Inside Chefchaouen, Morocco’s secret blue city in the Rif Mountains

So you’ve seen Chefchaouen on your Instagram feed? Here, we explain why the city is blue, where it is, and why you absolutely need to go there.

Located high in the Rif Mountains, Chefchaouen – often simply referred to as Chaouen, meaning ‘horns’ in Berber – has seemed to drip, drip into our collective Instagram feeds over the past few years, albeit leaving more questions than answers. ‘The Blue Pearl’ (the city acquires titles as quickly as a Babylonian king) has many – undeniably – unique charms. But it’s the city’s unmistakable blue henna-dyed walls that – wait for it – leave us feeling anything but blue.

 

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Why are Chefchaouen’s walls blue?

This is part of a historic, living tradition that is said to date back to the 1930s, when Jewish refugees from Europe arrived in the city. They were the first painters of Chaouen, with the reason behind the paint explained as a form of mosquito repellent, or to symbolize heaven (other explanations are often touted, depending on who you ask). Each year, the town renews this pearlescent facade; re-painting the terracotta-tiled houses in a fresh coat of oceanic blue. This is how tradition becomes tradition.

Why should you go there?

For this – and other – reasons, Chaouen remains one of the most authentic enclaves in the country (and among the easiest, coolest places to get to); maintaining a rich oral history of folk-tales and song, as well as a genuinely tranquil and laid-back culture that offers a true breathing space after the intensities of Morocco’s (undeniably exhilarating, and sometimes frantic) cities. The painting of the walls, then, is another kind of defence against the changes that batter the wider world – far away from rushing cars, thronged streets, and supermarket meal deals.

Resting, in the shade, many far miles from the obliterating rush of our modern cities, the blue walls seem almost mystical – a speculative cape thrown over the buildings and the people. And yet, the town’s most famous building is not even blue. The Casbah, a 1471 fortress built at the settlement’s founding (a way to ward off the spears of invading armies), is of terracotta red and muted white, and it’s from here that you might spend much of your time idly drinking mint tea and shopping at its bazaar.

Unlike the bigger metropolises of Marrakesh and Fez, tourists to Chaouen are far fewer. Small paths lead to its old town, where you can watch people drawing water from wells and goats being shepherded across the cool stones.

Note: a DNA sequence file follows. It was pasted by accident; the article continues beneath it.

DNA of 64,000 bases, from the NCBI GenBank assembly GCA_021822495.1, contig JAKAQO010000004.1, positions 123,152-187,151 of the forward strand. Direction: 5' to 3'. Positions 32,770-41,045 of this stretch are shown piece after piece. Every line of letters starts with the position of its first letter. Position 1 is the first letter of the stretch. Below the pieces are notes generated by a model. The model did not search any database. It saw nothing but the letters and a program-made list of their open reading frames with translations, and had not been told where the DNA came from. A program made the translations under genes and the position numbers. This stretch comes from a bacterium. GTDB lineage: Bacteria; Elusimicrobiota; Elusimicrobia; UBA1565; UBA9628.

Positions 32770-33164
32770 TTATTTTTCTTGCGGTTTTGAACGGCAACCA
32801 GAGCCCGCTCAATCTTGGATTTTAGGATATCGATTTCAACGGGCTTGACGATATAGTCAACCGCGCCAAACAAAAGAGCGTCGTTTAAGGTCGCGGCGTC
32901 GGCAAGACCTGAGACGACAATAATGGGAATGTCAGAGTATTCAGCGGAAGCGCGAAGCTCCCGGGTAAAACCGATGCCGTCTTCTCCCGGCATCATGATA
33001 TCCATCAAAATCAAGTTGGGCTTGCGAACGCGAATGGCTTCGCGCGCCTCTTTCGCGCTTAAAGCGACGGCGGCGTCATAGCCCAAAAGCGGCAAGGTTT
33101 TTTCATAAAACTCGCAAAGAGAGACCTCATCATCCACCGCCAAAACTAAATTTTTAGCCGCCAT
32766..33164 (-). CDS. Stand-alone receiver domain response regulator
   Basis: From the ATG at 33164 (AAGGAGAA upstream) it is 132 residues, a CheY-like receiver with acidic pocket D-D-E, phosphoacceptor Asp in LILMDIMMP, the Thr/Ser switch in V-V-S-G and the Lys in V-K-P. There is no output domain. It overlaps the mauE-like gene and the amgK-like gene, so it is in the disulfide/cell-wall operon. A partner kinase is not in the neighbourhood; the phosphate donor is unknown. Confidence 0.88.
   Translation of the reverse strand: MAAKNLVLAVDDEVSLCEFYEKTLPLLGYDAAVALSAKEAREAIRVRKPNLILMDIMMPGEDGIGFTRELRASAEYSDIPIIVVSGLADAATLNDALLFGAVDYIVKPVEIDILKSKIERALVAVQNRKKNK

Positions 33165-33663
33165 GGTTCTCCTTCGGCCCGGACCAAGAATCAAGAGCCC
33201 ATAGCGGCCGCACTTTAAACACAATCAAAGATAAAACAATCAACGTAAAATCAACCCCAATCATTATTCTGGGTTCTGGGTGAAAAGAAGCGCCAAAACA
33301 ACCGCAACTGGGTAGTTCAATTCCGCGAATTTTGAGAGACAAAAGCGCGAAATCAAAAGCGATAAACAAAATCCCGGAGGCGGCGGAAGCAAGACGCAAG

Curious about Chefchaouen?

You can travel to the blue city – and beyond – as part of our new Bring it Back itinerary – where we’ll immerse you in Morocco’s cutting-edge cultural renaissance.

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How can I get there? Day trips to Chefchaouen

Trips and tours to the city are available from any of the country’s major urban areas – including Marrakech, Casablanca and Fez. You can get to Chaouen in under two hours from Tangier by car, four hours from Fez, and six hours from Casablanca. Any of our trips or tours between Tangier and Casablanca would be the ideal way to drop in to this miraculous town along your way.

What should you eat? Restaurants in Chefchaouen

While Chaouen has often been touted as the most Instagrammable destination you’ve never heard of, its appeal is much deeper and surer than this. One of the primary appeals is the quality and freshness of the city’s food, and the gently relaxing treks that spin out from the town’s historic centre – among the peaks and crags of the surrounding hills, before returning to dawdle between the gloriously varied painting that adorns the surfaces and deeply Instagrammable doorways of the Medina. The city’s hotels – there are few, but many beautifully traditional riads (houses with interior gardens and courtyards) – become a relaxing spot to eat sfenj (Moroccan doughnuts), while restaurants such as Casa Hassan offer sweeping views across the old town and hard-core (and unendingly delicious) plates of tagine and bubbling harira. Some say a discotheque, further up into the Atlas mountains, will serve up glasses of cold beer, should the urge take you.

Feeling blue (but in a good way)

Made (slightly) famous by intrepid Instagrammers – not to mention traveling emigres, roving armies, and traders – Chefchaouen remains one of Morocco’s calmly secretive gems that remains to be uncovered as part of any luxury trip to this electrifying country. After all, they say that Morocco is the closest farthest away place to Europe – where a four hour flight leads to a realm that is like nothing else on earth.

Want to make your way to Morocco?

We create trips all year round to Morocco, whatever it is above that you’re interested in seeing we’ll happily make that happen.

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